Bigger Homes Take Longer for Everything
There’s an unwritten rule or local custom that showing large, expensive homes takes more time, requires an appointment, requires the sellers’ agent to be present and actually conduct a practiced tour of the home. Versus a smaller property that might take only a few minutes to tour, can be scheduled within less than an hour, and doesn’t require anyone to point out all the special features.
That’s one of the funny things about choosing to sell your home. You’ve just opened your own retail store that you very likely are still living in. So while living in the one bedroom condo you have listed for sale, you might ask for 30 minutes notice before an agent arrives with her clients. This translates into your agent letting all the potential buyers’ agents know that yes, you live there. And, yes, you’d like a wee bit of time to get out of the shower, throw on some clothes, put the dishes in the dishwasher and put the dog on his leash as you head out for a short walk just as the buyers and their agent arrive.
In the case of a larger house – say four bedrooms, with three kids, two dogs, two working parents, la Crosse gear, football gear, and ballet lessons, they might need two hours notice to pack everyone up, with all their sticks, balls, helmets, shoulder pads, tutus, toe shoes, and snacks and whip the place in shape for you. Some people in this general category might even ask for four hours notice. Occasionally they’ll want to know the day before. We agents try our best to coach our clients into leaving the house ready to show when you’re gone for the day. It’s late afternoons, evenings, and weekends, when you’re doing the most living in your retail store, that become the logistics traffic jams and take some time to work out.
Finally, the last in our array of house-turned-retail store saga, is the mega house, mansion, compound, or estate. If the houses you’re shopping for can be described by any of these terms, you’re in the range of at least 24 hours notice. It takes at least that long for the owners with a retail store this big and fully functioning to have maids leave fresh vacuum cleaner track marks on every inch of carpet, leave the hard wood floors and Italian quartz counters sparkling, turn all the lights on – adjusted to the right level for the time of day you’re coming, set up the appropriate music playing in every room, and make sure the waterfalls are running in all the fountains and pools. The sellers’ agent(s) will be there, of course. It is her job to make sure you’re fully aware of all the features, materials, decorators, architects, and key imported pieces formerly parts or monasteries, castles, and palaces. It can easily take an hour or longer to properly tour the entire property. And you’ll want to take as much time as you need to absorb all that you’re being offered.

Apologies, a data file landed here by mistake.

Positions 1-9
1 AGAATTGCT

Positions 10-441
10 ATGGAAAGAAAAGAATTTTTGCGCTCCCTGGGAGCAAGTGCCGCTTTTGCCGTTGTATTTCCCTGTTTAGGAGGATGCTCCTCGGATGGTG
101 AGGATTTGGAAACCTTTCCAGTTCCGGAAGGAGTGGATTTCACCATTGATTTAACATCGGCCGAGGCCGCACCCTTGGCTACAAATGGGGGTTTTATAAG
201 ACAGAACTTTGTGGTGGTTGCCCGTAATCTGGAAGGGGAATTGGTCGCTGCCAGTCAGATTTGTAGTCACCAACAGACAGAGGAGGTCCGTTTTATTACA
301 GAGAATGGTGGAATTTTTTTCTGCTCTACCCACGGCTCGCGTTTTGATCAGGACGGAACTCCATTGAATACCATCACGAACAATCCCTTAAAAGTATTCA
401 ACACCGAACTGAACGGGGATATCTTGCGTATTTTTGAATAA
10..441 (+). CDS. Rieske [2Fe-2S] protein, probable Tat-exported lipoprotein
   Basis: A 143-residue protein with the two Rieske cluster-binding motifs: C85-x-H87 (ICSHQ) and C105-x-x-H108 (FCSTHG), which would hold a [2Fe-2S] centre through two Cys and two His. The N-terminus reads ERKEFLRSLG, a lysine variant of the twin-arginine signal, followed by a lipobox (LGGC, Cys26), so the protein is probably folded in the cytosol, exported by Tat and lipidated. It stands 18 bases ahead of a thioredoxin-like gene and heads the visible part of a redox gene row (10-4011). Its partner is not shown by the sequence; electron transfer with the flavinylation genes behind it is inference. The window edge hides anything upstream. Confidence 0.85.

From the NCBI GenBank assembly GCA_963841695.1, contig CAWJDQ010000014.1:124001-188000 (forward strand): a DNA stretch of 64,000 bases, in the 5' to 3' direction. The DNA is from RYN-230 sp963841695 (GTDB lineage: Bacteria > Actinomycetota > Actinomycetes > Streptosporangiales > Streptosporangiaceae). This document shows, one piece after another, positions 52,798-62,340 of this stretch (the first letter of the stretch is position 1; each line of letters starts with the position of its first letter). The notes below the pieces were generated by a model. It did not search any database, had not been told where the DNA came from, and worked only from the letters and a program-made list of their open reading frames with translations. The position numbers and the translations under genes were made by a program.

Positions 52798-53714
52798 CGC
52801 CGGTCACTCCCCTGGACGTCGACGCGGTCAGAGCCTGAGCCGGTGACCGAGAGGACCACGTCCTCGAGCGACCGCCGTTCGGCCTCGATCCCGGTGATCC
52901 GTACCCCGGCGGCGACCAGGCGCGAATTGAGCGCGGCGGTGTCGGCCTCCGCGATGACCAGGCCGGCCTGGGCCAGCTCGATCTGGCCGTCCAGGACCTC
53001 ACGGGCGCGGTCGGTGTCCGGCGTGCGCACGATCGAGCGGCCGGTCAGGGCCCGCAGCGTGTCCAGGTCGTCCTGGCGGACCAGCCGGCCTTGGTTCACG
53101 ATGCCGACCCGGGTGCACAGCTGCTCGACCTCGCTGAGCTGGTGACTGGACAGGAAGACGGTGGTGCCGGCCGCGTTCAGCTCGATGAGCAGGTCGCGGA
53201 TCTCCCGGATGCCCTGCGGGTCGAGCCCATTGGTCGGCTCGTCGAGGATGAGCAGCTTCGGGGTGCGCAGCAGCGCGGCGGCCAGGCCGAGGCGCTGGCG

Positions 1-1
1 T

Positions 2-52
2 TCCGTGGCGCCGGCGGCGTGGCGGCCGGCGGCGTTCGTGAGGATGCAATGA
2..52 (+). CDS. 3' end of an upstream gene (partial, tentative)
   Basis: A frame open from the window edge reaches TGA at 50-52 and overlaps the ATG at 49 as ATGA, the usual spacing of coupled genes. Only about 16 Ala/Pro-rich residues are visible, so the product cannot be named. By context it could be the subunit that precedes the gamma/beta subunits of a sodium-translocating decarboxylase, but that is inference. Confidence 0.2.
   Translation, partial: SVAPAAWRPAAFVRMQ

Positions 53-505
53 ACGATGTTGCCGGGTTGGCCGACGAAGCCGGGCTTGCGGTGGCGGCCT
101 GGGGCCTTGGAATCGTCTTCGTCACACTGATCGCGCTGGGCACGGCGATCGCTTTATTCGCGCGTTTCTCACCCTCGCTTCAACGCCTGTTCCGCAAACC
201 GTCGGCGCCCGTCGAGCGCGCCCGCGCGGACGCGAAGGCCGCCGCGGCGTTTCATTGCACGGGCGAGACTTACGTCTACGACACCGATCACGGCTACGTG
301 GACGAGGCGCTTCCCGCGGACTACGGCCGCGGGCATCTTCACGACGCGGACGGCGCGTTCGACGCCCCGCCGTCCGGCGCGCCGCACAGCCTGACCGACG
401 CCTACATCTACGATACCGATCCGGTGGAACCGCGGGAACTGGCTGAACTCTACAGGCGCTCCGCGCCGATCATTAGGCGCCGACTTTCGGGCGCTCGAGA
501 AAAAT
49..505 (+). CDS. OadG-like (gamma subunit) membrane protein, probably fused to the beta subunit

Buyers looking at these types of retail stores also must often pass a steeper bar to entry. To be considered serious enough to make an appointment for you, you’ll also be asked for bank or trust statements showing the funds for the down payment and closing costs are on deposit. Proof of enough money to just pay cash will also do. Happy shopping at which ever retail store suites your budget and life style!
I’m Leslie Eskildsen, Realtor.
Call me. Text me. 949-678-3373
Email me. Leslie@LeslieEskildsen.com
Helping you make the right move in Mission Viejo, Coto de Caza, Rancho Santa Margarita, Irvine, Laguna Niguel, Laguna Hills, San Juan Capistrano, San Clemente, Laguna Beach, Newport Beach, Dana Point, Corona Del Mar, and other Orange County communities.